If we split the economy into consumers and businesses, both groups are pointing to a slowdown in the economic expansion that started in 2009.
Let’s start with the American consumer…
Consumer confidence in the U.S. unexpectedly fell this June to a seven-month low and, according to report yesterday from the U.S. Commerce Department, consumer spending stagnated in May.
The American consumer savings rate rose to five percent in May from 4.9% in April—an indication that consumers are continuing to focus on saving as opposed to spending. Back in the boom days of 2006 and 2007, the savings rate in America was zero.
Consumers are concerned, the unemployment rate remains high, and low-interest rates have failed to get American consumers spending again.
Turning to businesses…
According to a survey by Bloomberg, analysts are expecting the S&P 500 companies to report a 10% increase in revenue this year.
When the recession hit hard in 2008, companies cut payrolls, and sold off or closed unprofitable divisions—they quickly cut expenses. But with the trimming of expenses all but done, companies have no other option to increase profits but to augment sales. With 70% of U.S. GDP based on consumer spending, increasing sales is easier said than done.
American companies are sitting on a record amount of cash. To increase profits, companies will need to reinvest that cash into their businesses or make acquisitions to generate growth. But given that most CEOs are still worried about the economy—the fear surrounding that dreaded double-dip recession—companies are preferring to sit on their cash as opposed to reinvesting it.
Given the scenario I’ve just painted above, how can the economy not slow down in 2011?
Michael’s Personal Notes:
I’ve been writing, begging my readers to avoid U.S. Treasuries. And, yesterday, investors found out quickly that it doesn’t take much for the price of U.S. Treasuries to tumble.
Wednesday, the yield on the 5-year Treasury rose to its highest level since January, as demand at a $35.0-billion auction of 5-year notes fell to its lowest level since June 2010.
Sure, the news reports will tell us that it looks like Greece will pull through its economic crisis, reducing investor demand for the security of U.S. Treasuries, but let’s call a spade a spade. Why would investors buy securities issued by a country that is technically bankrupt, where the securities yield less than inflation, where the currency in which the securities are issued is printed as needed.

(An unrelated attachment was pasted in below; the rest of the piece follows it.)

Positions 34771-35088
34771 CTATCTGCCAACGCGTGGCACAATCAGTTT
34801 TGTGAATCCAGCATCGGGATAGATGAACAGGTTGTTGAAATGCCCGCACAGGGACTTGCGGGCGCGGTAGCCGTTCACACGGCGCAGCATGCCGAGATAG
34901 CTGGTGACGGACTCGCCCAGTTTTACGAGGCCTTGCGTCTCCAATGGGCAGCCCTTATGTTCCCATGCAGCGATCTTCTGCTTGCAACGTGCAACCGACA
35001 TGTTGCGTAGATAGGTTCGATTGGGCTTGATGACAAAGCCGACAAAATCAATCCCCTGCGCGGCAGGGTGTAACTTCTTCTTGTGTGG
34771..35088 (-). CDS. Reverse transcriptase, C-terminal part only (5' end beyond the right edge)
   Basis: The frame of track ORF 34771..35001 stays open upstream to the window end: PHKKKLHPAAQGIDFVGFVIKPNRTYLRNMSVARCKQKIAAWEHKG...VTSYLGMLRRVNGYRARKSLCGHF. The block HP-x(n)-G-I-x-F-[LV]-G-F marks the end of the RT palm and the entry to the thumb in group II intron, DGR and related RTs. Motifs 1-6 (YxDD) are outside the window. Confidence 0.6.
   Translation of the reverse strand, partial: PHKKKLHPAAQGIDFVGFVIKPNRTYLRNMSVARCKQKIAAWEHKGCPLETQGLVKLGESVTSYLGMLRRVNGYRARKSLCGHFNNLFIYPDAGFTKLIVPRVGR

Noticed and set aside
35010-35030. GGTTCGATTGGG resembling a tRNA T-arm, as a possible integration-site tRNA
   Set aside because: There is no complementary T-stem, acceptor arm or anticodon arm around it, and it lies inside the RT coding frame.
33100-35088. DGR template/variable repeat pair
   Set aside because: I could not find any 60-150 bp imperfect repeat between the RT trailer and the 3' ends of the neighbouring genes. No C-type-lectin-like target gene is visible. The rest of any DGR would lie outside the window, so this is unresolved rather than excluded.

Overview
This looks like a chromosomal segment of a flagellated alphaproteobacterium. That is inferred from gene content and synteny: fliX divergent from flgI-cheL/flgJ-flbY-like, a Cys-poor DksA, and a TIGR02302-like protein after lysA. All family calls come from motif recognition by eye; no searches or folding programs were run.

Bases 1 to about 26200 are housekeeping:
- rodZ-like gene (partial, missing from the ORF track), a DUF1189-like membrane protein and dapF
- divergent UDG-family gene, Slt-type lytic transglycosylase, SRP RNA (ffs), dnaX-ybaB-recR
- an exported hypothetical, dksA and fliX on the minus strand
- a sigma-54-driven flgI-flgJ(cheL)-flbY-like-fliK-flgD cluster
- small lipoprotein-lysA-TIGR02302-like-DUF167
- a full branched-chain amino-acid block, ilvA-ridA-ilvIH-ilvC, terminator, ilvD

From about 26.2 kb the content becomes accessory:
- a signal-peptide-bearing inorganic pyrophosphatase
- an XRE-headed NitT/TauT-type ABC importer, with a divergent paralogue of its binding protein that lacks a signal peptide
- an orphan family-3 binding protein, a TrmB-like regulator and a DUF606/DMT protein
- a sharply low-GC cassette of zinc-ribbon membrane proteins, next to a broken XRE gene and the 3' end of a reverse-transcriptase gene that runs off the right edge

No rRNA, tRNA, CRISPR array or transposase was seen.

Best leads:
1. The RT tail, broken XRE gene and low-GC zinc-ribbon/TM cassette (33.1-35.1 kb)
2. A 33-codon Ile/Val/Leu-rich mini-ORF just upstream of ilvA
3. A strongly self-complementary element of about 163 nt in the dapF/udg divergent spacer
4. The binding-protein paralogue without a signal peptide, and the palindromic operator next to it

Where the Market Stands; Where it’s Headed:
After a devastating Phase I bear market brought stocks to their knees in March of 2009 (with the Dow Jones Industrial Average hitting a 12-year low of 6,400), Phase II of the bear market rally started on March 9, 2009.
Phase II of the bear market brought the Dow Jones Industrial Average to a post-crash intraday high of 12,876 on May 2. 2011. Subsequently, with too much optimism in the air, the Dow Jones fell to 11,900 on June 15, 2011. Since then, the stock market has been recovering, with the Dow Jones opening this morning at 12,188.
I believe that Phase II of the bear market, the rally, still has life left in it. As per my lead article today, there is no doubt that the U.S. economy is stagnating—but the bear’s job of luring more investors back into stocks is not done yet.
What He Said:
“As investors, we need to take a serious look at our investment portfolios and ask, ‘How will my investments be affected by an American-grown recession?’ You should take what precautionary steps you can right now to protect yourself from a recession in 2007. Maybe you need to cut your own spending or maybe you need to sell some stocks that will take a beating during a recession. You know what tidying up you need to do. Don’t procrastinate…get to it now. And please remember: recessions can happen quickly, stock markets don’t go up during recessions, and the longer the boom before the recession, the longer the recession. Just based on my last point, we have plenty to worry about in 2007.” Michael Lombardi in PROFIT CONFIDENTIAL, November 13, 2006. Michael was one of the first to predict a U.S. recession, long before Wall Street analysts and economists even thought it a possibility.